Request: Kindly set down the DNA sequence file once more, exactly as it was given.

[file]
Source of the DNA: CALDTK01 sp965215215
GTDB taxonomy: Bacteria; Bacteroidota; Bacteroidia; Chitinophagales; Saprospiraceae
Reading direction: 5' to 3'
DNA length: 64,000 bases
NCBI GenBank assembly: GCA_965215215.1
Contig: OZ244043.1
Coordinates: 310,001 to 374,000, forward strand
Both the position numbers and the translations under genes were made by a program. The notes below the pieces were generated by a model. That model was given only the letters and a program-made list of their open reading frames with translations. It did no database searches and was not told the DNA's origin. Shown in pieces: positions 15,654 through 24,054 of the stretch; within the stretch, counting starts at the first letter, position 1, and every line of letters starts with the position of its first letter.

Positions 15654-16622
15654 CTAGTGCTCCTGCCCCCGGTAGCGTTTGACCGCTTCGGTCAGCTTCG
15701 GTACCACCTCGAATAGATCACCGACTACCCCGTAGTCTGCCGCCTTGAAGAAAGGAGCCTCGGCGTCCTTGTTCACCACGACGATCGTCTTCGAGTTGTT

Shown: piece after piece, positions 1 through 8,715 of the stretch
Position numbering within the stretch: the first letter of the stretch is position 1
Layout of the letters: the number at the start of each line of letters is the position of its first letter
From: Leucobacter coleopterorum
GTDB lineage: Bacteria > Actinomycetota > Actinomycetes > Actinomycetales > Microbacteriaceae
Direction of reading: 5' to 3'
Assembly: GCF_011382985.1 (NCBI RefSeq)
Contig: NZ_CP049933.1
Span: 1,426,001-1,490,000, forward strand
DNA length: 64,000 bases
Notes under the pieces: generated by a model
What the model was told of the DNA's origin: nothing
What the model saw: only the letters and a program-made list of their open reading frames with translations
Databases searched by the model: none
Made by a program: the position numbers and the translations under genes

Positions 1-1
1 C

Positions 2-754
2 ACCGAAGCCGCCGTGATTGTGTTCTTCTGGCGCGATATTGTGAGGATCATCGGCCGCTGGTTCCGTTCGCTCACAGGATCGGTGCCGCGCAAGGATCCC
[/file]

Source of the DNA: CALDTK01 sp965215215
GTDB taxonomy: Bacteria; Bacteroidota; Bacteroidia; Chitinophagales; Saprospiraceae
Reading direction: 5' to 3'
DNA length: 64,000 bases
NCBI GenBank assembly: GCA_965215215.1
Contig: OZ244043.1
Coordinates: 310,001 to 374,000, forward strand
Both the position numbers and the translations under genes were made by a program. The notes below the pieces were generated by a model. That model was given only the letters and a program-made list of their open reading frames with translations. It did no database searches and was not told the DNA's origin. Shown in pieces: positions 15,654 through 24,054 of the stretch; within the stretch, counting starts at the first letter, position 1, and every line of letters starts with the position of its first letter.

Positions 15654-16622
15654 CTAGTGCTCCTGCCCCCGGTAGCGTTTGACCGCTTCGGTCAGCTTCG
15701 GTACCACCTCGAATAGATCACCGACTACCCCGTAGTCTGCCGCCTTGAAGAAAGGAGCCTCGGCGTCCTTGTTCACCACGACGATCGTCTTCGAGTTGTT

Shown: piece after piece, positions 1 through 8,715 of the stretch
Position numbering within the stretch: the first letter of the stretch is position 1
Layout of the letters: the number at the start of each line of letters is the position of its first letter
From: Leucobacter coleopterorum
GTDB lineage: Bacteria > Actinomycetota > Actinomycetes > Actinomycetales > Microbacteriaceae
Direction of reading: 5' to 3'
Assembly: GCF_011382985.1 (NCBI RefSeq)
Contig: NZ_CP049933.1
Span: 1,426,001-1,490,000, forward strand
DNA length: 64,000 bases
Notes under the pieces: generated by a model
What the model was told of the DNA's origin: nothing
What the model saw: only the letters and a program-made list of their open reading frames with translations
Databases searched by the model: none
Made by a program: the position numbers and the translations under genes

Positions 1-1
1 C

Positions 2-754
2 ACCGAAGCCGCCGTGATTGTGTTCTTCTGGCGCGATATTGTGAGGATCATCGGCCGCTGGTTCCGTTCGCTCACAGGATCGGTGCCGCGCAAGGATCCC